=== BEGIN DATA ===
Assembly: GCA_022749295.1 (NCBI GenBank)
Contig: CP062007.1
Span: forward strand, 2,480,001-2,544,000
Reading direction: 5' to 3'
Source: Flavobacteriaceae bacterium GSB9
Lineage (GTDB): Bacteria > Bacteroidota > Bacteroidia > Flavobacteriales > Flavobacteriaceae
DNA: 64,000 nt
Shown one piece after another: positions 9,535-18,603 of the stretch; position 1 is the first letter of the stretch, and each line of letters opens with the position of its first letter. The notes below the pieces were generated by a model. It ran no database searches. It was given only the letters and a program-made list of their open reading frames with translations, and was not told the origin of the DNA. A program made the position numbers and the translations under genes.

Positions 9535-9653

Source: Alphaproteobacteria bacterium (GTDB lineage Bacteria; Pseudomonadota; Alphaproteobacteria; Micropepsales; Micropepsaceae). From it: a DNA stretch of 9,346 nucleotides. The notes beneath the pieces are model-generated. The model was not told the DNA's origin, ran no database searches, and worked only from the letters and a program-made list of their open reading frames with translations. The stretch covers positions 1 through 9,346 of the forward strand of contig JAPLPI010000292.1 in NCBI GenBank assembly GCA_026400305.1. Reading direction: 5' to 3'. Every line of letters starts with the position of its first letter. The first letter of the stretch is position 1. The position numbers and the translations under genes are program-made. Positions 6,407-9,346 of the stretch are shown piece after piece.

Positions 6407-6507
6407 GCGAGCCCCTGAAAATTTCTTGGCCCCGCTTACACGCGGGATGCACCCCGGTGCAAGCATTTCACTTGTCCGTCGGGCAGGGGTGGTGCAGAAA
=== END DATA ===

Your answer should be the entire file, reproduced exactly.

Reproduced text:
Assembly: GCA_022749295.1 (NCBI GenBank)
Contig: CP062007.1
Span: forward strand, 2,480,001-2,544,000
Reading direction: 5' to 3'
Source: Flavobacteriaceae bacterium GSB9
Lineage (GTDB): Bacteria > Bacteroidota > Bacteroidia > Flavobacteriales > Flavobacteriaceae
DNA: 64,000 nt
Shown one piece after another: positions 9,535-18,603 of the stretch; position 1 is the first letter of the stretch, and each line of letters opens with the position of its first letter. The notes below the pieces were generated by a model. It ran no database searches. It was given only the letters and a program-made list of their open reading frames with translations, and was not told the origin of the DNA. A program made the position numbers and the translations under genes.

Positions 9535-9653

Source: Alphaproteobacteria bacterium (GTDB lineage Bacteria; Pseudomonadota; Alphaproteobacteria; Micropepsales; Micropepsaceae). From it: a DNA stretch of 9,346 nucleotides. The notes beneath the pieces are model-generated. The model was not told the DNA's origin, ran no database searches, and worked only from the letters and a program-made list of their open reading frames with translations. The stretch covers positions 1 through 9,346 of the forward strand of contig JAPLPI010000292.1 in NCBI GenBank assembly GCA_026400305.1. Reading direction: 5' to 3'. Every line of letters starts with the position of its first letter. The first letter of the stretch is position 1. The position numbers and the translations under genes are program-made. Positions 6,407-9,346 of the stretch are shown piece after piece.

Positions 6407-6507
6407 GCGAGCCCCTGAAAATTTCTTGGCCCCGCTTACACGCGGGATGCACCCCGGTGCAAGCATTTCACTTGTCCGTCGGGCAGGGGTGGTGCAGAAA